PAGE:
European private equity firm Cinven is set to sell specialty pharmaceutical distributor AMCo to Concordia for £2.3 billion ($3.5 billion; €3.2 billion).
AMCo was formed after the firm bought Mercury Pharmaceuticals for £465 million in August 2012 and merged it with Amdipharm, acquired in October 2012 for £367 million. Cinven bought the two companies with capital from its fifth fund, a 2012-vintage £5.3 billion vehicle that closed in June 2013.
Cinven had been eyeing the niche specialty pharmaceuticals market for a while when it identified Mercury and Amdipharm as platform companies, said Supraj Rajagopalan, partner at Cinven.
Cinven chose to merge the two companies because Mercury was doing 80 percent of its business in the UK, while Amdipharm was doing 70 percent internationally, which meant the new entity would have both a strong UK and international presence.
While many strategic buyers had expressed interest in AMCo, Cinven was not looking to sell, according to Rajagopalan.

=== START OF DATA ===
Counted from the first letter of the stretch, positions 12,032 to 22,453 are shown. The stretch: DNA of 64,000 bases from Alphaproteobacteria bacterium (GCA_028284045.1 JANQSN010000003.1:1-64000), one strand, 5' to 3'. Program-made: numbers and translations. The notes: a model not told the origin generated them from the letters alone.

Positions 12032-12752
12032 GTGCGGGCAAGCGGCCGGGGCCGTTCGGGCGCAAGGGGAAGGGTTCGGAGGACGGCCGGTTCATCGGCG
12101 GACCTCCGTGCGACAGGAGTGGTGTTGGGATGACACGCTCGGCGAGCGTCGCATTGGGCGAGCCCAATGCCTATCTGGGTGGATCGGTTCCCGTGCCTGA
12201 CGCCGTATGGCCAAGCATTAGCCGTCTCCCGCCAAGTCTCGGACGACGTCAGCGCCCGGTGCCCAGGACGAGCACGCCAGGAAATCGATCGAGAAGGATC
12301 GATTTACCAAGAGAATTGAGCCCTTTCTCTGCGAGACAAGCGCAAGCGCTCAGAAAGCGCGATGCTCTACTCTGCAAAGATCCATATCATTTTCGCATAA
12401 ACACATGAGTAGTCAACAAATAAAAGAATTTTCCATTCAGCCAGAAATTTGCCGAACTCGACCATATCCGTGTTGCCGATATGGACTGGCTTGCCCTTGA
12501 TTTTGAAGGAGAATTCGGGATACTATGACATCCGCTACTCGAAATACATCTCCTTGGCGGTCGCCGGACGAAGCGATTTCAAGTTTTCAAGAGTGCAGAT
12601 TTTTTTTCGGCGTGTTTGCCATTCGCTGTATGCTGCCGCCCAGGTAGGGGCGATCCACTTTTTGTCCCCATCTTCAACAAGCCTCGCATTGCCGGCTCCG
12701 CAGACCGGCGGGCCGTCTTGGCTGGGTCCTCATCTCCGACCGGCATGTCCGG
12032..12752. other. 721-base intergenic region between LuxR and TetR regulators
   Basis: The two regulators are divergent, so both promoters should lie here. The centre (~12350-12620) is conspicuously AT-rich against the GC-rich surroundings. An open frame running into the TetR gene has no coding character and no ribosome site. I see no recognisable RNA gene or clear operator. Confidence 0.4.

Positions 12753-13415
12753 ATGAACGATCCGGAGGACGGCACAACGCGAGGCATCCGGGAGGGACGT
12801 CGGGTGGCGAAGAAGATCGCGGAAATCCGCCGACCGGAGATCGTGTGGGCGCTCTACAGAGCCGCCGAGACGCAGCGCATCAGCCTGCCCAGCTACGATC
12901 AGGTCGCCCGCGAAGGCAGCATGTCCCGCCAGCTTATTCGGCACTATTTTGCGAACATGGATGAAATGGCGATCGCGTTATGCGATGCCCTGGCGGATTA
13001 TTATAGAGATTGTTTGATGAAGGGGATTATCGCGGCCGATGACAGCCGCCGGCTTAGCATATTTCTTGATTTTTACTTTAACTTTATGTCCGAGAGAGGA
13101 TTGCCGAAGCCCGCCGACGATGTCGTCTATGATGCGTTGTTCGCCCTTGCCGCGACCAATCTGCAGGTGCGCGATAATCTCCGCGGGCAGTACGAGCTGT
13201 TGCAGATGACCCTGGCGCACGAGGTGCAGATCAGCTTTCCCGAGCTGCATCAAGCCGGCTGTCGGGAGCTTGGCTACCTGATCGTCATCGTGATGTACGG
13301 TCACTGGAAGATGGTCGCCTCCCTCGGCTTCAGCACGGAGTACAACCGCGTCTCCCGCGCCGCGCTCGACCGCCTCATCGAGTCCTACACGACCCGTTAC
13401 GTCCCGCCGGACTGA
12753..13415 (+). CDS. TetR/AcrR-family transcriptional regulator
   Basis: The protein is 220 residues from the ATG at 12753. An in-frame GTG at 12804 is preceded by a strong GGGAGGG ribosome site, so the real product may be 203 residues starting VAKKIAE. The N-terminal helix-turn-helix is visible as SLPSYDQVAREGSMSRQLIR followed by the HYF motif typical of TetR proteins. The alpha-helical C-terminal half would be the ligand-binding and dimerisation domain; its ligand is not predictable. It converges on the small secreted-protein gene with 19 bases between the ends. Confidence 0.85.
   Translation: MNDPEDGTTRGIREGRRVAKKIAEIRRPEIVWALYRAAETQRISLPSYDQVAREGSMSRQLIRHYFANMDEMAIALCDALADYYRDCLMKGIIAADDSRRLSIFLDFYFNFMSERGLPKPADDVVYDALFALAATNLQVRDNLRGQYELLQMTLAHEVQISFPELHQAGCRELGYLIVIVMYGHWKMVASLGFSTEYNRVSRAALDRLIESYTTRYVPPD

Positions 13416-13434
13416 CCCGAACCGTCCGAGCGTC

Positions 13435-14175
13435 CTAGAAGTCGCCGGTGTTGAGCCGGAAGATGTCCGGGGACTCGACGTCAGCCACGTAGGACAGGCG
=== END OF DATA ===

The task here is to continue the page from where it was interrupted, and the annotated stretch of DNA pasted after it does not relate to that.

However, Cinven changed its mind when Canada-based Concordia came to the firm this summer with an offer to buy AMCo and give Cinven a 20 percent stake in the company created by the acquisition.
Rajagopalan said his firm will be looking for another opportunity in specialty pharmaceuticals in a different geographic region.
“Something that characterises Cinven is we’re a big fan of repeat plays,” he said. “The reality is when you’ve got a good idea, and there aren’t that many good ideas to be had in the world, you want to make the most of it. And if you can do it twice, even better.”
Cinven has followed this theory in the healthcare sector before. The firm owned two in vitro diagnostics companies, Phadia and Sebia, through its last fund.
Phadia, which Cinven bought in 2009, was sold to strategic buyer Thermo Fisher Scientific in 2011, producing a multiple of 3.5x and an IRR of 50 percent for the firm. Cinven bought Sebia in 2010 and generated a 2.4x multiple when it sold the company to private equity firm Montagu last year.
The firm also bought French laboratory diagnostics company Labco in May, valuing the company at €1.2 billion.
Rajagopalan declined to comment on how much dry powder remained in the firm’s €5.3 billion Fifth European Buyout Fund or discuss the firm’s future fundraising plans.